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Slow and Steady Doesn’t Win This Digital Business Race

Image for BlogWhen I talk to network professionals, I routinely ask them about the one part of their job that keeps them up at night. The thing that consistently comes up is their network speed required for delivering a consistent reliable user experience: or specifically, the lack of it. They usually follow up this admission by saying that their network is not always slow, but the rate at which the business introduces new applications and new ways of leveraging technologies is definitely trending towards the network not being able to keep pace.

I know exactly what they’re talking about. Unfortunately, with the way things are trending, going with the idea of, “It has always worked, why change it?” is becoming less of a viable solution.

In the coming years, thanks to the accelerated pace of BYOD/CYOD and IoT adoption, this trend will be extremely important for IT to address. In fact, according to the Virtual Mobile Networking Index, wireless traffic will increase ten-fold by 2019. Not only will more devices be connecting to the network, but also they will access a lot more business critical applications requiring performance, reliability, and user experience than ever before.

Sorry network pros, but your legacy network’s performance and reliability are going to be scrutinized more than ever. Read More »

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Making sense of Service Provider Virtualization

nehib-1Guest blog by Greg Nehib, SP Product and Solutions Marketing

I like to think of virtualization as an expanded networking toolkit, providing us with additional options to get the job done. It’s almost like when cordless tools entered the consumer tool market. You could take the cordless tools anywhere and use them in new and exciting applications. But there was a key drawback that I’m sure you remember. The early cordless tools had a limited effective power range. Over the next decade or two, battery technology improved and there were fewer power related drawbacks to going cordless.

Evolved Programmable Network_SP

A few similarities exist in the network functions virtualization (NFV) space. I Read More »

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How Important are Physical Routers in the move toward Virtualization?

nehib-1Guest blog by Greg Nehib, SP Product and Solutions Marketing

How important are physical routers in the move toward virtualization?

My one word response would be “very”. But the longer version would start with “it depends”.

Here’s the longer version:

It depends on your perspective. I remember when the Cisco 12000 Series GSR was introduced in the late 90’s. It started an arms race that would last for over a decade. The popular comparison at the time was all about who had the biggest router, or “speeds and feeds” as we used to describe them. 2015 offers us a very different networking discussion. People that design and operate networks are more interested in programmability and virtualization (a.k.a. SDN (Software Defined Networks) and NFV(Network Functions Virtualization). From Frederic Trate’s blog on Application Engineered Routing, you can see why this level of control is such an interesting and important place to start the discussion.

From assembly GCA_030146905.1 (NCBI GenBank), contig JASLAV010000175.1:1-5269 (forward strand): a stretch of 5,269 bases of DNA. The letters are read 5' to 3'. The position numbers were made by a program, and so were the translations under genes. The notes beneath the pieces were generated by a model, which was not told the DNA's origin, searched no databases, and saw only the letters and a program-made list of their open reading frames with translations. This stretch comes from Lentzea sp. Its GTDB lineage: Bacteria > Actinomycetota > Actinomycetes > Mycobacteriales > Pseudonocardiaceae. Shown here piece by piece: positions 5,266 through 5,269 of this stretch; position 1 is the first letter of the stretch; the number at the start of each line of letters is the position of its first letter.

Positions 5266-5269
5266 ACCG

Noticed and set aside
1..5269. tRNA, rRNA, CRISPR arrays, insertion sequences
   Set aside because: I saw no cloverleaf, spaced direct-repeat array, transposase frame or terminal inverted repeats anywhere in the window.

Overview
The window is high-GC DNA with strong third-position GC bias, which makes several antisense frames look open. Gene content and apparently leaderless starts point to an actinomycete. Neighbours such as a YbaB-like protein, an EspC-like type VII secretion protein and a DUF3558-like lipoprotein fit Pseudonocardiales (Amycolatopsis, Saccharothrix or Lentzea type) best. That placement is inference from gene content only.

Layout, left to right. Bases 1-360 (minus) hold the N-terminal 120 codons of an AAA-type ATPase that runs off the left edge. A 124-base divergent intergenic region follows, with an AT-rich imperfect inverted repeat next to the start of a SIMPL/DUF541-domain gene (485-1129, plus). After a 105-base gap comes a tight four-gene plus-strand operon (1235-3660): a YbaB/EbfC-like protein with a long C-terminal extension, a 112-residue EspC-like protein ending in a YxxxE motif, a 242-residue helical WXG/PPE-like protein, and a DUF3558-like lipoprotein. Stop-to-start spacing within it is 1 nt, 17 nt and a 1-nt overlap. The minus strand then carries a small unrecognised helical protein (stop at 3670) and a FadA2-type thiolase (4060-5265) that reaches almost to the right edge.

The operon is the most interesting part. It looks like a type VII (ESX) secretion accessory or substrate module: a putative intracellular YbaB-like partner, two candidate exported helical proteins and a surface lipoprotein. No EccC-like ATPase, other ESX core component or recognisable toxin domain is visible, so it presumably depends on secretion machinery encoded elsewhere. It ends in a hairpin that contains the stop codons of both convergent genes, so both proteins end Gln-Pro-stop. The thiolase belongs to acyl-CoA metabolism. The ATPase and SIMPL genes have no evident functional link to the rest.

I would argue that in terms of talking points, “speeds and feeds” have taken a back seat in network design. After all, a bunch of static ports and traffic-engineered tunnels don’t lead us to the flexibility and scale that we all seek – or can they? Here are some instances where physical routers are still Read More »

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Making Applications and Network Infrastructure Talk

Frederic TrateGuest blog by Frederic Trate, SP Product and Solutions Marketing

One may say this is a topic the telecom industry has been working on for many years and that’s somewhat true. Remember the time when routing protocols and QoS (Quality of Service) mechanisms were the only tools at Service Provider’s disposal to arbitrate between sensitive and non-sensitive traffic? That worked pretty well as long as Service Providers only had to support a few applications – mainly voice and data.

Over time however, as carriers began to converge networks assets into a single, unified IP infrastructure they were faced with the challenge of increasing control over their network infrastructure. Programmability was not yet an industry buzzword but Read More »

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Hope for Securing the Internet of Things

I talk and write a lot about the benefits of connecting more things to enterprise networks, and the most frequent concern that I hear is the worry that deploying an industrial IoT will open up thousands more security holes to the network. With an understanding of the new threats and important defenses that come with the IoT, industrial organizations need not let fear prevent them from leveraging the transformative possibilities of Internet of Everything. Read More »

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